vine; so neither can you, if you don’t remain in me. I am the vine and you are the branches. As long as you remain in me and I in you,
you bear much fruit; but apart from me you can do nothing. Whoever does not remain in me is thrown away, as they do with branches,
and they wither. Then they are gathered and thrown into the fire and burned. If you remain in me and my words remain in you, you
may ask whatever you want, and it will be given to you. My Father is glorified when you bear much fruit: it is then that you become my disciples.
Jesus compares the relationship between himself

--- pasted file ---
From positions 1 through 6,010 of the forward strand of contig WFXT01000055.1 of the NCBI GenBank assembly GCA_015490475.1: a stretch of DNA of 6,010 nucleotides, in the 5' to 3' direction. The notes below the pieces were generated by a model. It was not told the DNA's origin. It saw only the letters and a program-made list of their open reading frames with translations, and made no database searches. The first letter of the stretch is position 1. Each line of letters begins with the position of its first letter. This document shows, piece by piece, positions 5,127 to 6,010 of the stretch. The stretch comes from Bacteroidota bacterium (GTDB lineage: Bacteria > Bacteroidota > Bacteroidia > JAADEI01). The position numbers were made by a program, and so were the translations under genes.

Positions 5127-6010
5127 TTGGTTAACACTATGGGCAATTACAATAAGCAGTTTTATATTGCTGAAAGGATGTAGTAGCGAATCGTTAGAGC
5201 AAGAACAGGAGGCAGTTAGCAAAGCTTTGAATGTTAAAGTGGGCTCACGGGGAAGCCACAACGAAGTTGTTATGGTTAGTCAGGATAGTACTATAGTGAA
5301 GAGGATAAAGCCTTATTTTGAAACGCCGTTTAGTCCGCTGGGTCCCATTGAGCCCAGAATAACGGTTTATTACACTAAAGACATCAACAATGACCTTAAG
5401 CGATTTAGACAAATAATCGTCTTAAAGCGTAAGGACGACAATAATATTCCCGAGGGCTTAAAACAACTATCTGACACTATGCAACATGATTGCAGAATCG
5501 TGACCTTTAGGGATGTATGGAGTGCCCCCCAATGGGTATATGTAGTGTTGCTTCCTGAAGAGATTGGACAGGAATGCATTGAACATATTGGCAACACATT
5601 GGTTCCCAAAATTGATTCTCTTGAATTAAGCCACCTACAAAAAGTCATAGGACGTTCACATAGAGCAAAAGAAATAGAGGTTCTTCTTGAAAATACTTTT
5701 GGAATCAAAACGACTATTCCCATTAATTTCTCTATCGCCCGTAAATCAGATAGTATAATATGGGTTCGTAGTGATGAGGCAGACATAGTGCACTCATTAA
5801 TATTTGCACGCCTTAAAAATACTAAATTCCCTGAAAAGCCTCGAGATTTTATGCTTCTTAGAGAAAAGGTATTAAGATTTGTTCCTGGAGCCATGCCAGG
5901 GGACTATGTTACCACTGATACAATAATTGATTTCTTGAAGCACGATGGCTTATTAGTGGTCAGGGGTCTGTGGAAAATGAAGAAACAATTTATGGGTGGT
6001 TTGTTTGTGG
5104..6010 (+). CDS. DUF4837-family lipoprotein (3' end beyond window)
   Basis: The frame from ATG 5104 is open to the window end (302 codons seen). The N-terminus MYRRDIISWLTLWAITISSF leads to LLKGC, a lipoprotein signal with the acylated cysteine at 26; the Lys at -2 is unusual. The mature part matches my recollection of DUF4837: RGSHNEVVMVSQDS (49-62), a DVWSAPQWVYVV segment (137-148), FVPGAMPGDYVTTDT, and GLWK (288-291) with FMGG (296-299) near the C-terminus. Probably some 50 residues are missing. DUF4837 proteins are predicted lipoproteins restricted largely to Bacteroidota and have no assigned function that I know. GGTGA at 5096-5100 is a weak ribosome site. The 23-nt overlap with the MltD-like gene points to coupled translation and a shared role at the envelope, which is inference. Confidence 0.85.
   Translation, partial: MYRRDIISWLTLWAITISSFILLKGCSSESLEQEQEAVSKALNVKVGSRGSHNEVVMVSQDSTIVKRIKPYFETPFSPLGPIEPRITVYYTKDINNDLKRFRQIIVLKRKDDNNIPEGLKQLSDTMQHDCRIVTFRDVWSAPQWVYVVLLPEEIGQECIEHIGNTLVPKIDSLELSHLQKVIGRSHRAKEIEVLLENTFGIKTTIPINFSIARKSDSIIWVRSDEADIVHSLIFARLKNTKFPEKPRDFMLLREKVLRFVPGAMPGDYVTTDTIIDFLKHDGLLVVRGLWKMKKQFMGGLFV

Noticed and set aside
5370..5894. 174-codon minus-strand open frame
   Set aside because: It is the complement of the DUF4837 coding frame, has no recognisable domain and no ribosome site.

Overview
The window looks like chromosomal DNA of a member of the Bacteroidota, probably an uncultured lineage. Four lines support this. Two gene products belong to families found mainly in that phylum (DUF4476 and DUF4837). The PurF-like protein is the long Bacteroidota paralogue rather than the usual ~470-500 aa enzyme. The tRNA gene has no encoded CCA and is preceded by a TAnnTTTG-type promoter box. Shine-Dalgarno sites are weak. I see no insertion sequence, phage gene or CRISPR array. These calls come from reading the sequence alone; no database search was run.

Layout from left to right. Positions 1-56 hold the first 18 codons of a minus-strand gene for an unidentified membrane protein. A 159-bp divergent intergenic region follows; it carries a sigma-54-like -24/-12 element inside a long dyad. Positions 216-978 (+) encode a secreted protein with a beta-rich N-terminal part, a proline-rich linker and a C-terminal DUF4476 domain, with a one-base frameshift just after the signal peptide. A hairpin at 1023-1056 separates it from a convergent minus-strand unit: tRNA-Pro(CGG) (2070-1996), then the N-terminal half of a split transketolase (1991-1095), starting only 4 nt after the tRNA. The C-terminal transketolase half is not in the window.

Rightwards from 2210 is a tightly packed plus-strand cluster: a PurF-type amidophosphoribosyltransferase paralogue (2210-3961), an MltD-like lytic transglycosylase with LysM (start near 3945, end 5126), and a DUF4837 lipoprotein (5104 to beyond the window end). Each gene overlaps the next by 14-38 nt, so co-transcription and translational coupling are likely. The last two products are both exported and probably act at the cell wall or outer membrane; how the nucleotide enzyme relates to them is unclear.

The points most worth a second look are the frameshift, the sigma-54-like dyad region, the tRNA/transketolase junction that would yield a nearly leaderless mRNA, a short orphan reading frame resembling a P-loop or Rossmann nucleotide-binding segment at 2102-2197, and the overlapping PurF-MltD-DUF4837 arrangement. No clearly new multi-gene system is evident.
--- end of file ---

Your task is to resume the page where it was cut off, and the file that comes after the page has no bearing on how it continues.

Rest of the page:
and a disciple to the relation between vine and the
branches. Why does he choose the example of vine? Well, he
ordinarily uses examples from the everyday living contexts
of his listeners so that they can easily understand his message.
Yet another possible reason is the unique relation vine has with
its branches. Unlike other plants or trees, there is no definable,
distinguishable break between vine and its branches. You never
know where the stem ends and the branch begins. The stem IS
the branch. Anyone who is in Christ is so: There is no definable
point in him or her where Christ ends and the other begins.
When we abide in him, it is Christ who abides in us all the way. This
is what impelled Paul to say, “It is no longer I who live, but Christ
who lives in me” (Gal. 2:20).
© Copyright Bible Diary 2022